Punjab's political parties may not get campaign in Canada
After Captain Amrinder Singh, Punjab's other political party leaders' campaigns in Canada may face the axe. Under Global Affairs Canada (GAC) policy, foreign governments are prohibited from conducting election campaigns in Canada. Moreover, foreign governments cannot establish foreign political parties and movements in Canada. Since Canada has one of the largest Punjabi Diaspora, Punjab's political parties have been looking to campaign there.
There are roughly 500,000 Sikhs in Canada and accounts for approximately 2.0% of Canada's population.
Punjab is preparing for its assembly elections in 2017. Canadian NRIs hold significant political clout in the state of Punjab and have the power to sway election outcomes in the state. Political parties in Punjab like Congress, AAP and Shiromani Akali Dal have been trying to woo the Punjabi diaspora in Canada for "influencing votes and funding election campaigns".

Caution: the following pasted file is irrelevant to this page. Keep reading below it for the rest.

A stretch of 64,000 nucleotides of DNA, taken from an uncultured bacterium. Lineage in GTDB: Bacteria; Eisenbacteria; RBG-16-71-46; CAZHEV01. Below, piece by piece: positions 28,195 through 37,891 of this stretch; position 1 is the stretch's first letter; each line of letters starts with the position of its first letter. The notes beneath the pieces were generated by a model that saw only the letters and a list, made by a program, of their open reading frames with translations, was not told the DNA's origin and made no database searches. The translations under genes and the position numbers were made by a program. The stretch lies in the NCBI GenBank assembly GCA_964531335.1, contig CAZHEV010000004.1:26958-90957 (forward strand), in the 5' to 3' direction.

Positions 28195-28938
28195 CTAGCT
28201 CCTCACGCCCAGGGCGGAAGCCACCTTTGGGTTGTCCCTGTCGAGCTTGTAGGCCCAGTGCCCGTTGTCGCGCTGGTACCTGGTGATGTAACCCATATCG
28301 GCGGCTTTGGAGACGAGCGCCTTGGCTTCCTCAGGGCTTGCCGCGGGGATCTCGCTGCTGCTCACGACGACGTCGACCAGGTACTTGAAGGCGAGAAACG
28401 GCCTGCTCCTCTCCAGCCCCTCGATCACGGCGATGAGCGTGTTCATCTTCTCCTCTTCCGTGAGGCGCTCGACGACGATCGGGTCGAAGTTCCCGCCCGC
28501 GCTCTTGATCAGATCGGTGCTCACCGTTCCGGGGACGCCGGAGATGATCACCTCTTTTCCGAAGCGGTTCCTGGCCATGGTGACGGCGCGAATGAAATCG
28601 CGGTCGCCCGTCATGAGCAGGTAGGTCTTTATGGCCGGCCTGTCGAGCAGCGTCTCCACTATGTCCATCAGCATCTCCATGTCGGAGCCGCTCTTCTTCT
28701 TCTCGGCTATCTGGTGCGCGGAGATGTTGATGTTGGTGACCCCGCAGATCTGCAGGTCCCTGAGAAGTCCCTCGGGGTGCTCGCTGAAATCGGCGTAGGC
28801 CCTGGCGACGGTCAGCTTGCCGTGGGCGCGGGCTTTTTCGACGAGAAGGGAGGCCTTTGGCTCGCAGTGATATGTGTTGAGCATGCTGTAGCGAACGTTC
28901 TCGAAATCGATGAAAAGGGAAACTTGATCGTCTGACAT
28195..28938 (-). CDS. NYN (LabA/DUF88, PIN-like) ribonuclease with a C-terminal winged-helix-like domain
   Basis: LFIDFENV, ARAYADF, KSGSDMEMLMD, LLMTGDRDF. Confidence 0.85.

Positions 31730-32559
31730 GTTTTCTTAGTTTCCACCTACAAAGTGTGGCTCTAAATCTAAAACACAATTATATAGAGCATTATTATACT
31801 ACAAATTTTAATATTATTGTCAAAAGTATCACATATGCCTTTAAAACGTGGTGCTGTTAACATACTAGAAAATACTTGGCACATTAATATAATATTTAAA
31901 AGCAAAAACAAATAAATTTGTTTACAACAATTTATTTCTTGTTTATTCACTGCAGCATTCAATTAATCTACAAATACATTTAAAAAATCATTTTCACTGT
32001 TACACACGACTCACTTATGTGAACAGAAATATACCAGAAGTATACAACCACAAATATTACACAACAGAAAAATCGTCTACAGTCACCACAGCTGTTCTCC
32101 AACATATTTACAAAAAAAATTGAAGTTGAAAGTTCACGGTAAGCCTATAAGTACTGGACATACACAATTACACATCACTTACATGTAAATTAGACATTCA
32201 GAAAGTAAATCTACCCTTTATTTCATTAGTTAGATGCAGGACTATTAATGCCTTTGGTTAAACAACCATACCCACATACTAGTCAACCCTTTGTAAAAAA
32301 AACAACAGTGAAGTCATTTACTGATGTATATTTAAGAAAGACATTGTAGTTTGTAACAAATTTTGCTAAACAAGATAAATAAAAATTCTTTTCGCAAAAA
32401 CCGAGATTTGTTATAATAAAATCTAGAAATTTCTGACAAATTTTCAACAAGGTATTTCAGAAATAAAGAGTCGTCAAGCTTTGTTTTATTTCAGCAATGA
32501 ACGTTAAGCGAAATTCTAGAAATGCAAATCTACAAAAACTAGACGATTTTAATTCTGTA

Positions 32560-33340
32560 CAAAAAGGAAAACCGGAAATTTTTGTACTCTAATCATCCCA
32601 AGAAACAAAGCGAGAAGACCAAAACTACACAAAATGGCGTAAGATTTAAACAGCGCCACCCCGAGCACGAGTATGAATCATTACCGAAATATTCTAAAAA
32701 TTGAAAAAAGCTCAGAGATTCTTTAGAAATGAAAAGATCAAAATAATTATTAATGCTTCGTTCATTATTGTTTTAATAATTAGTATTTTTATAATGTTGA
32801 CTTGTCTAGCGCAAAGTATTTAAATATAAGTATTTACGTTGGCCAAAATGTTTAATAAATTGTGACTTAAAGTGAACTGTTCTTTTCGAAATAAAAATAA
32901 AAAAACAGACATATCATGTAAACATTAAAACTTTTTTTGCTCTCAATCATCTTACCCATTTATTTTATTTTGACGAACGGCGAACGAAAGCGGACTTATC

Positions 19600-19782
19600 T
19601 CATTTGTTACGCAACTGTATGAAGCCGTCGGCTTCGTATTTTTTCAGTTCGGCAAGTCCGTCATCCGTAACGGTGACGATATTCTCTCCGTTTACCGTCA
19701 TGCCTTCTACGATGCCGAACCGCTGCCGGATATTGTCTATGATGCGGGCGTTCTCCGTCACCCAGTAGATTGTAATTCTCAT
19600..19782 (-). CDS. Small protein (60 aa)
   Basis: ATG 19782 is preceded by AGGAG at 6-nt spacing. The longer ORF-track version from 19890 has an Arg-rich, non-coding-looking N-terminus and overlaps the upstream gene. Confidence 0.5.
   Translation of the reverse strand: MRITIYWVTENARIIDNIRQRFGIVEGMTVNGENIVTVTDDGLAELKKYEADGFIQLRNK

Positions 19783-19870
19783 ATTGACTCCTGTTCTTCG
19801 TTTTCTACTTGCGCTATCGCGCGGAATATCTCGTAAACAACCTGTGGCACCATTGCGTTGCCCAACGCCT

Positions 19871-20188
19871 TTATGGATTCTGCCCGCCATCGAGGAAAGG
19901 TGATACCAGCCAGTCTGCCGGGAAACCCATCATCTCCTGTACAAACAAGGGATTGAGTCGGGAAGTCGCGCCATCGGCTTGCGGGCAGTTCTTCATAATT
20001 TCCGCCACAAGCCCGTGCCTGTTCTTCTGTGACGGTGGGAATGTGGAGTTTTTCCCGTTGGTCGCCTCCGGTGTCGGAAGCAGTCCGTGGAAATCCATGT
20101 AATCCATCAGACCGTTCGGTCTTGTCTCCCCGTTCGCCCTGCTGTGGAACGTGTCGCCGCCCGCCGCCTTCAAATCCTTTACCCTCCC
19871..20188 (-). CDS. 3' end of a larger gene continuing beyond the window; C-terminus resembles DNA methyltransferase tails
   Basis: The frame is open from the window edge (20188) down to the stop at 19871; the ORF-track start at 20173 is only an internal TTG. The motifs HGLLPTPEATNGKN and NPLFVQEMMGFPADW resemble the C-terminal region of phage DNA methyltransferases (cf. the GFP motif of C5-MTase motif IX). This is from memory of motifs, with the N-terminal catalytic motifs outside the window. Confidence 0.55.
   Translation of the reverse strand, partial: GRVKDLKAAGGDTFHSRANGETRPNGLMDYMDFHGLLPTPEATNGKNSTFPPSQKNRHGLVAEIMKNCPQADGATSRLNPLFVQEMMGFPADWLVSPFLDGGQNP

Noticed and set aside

The Shiromani Akali Dal (SAD) proclaimed the organisational arrangement of its NRI wing in Canada. Sukhbir Singh Badal-SAD president said 3 individual bodies for Canada West, Canada East and Canada Central were created. Badal said that the appointees to these bodies would help the party spread consciousness about the accomplishments of the SAD-BJP government in Punjab.
The Foreign Ministry of Canada requested former Chief Minister and Punjab Congress president Amarinder Singh to cancel his political campaign rallies in Canada. The Sikhs for Justice (SFJ), a human rights advocacy group had raised its objections with the Canadian government. The SFJ had pointed that Canadian rules didn't permit parties from Punjab or any other foreign government to conduct such rallies.
Captain Amarinder Singh wrote to the Canadian Prime Minister Justin Trudeau after his rally in Canada was cancelled. Captain Singh tweeted his letter and stated that he was saddened over, "the gag order that has left a bad taste." Singh was to embark upon his Canadian tour on 24 April and was expected to address political rallies in Toronto and Vancouver.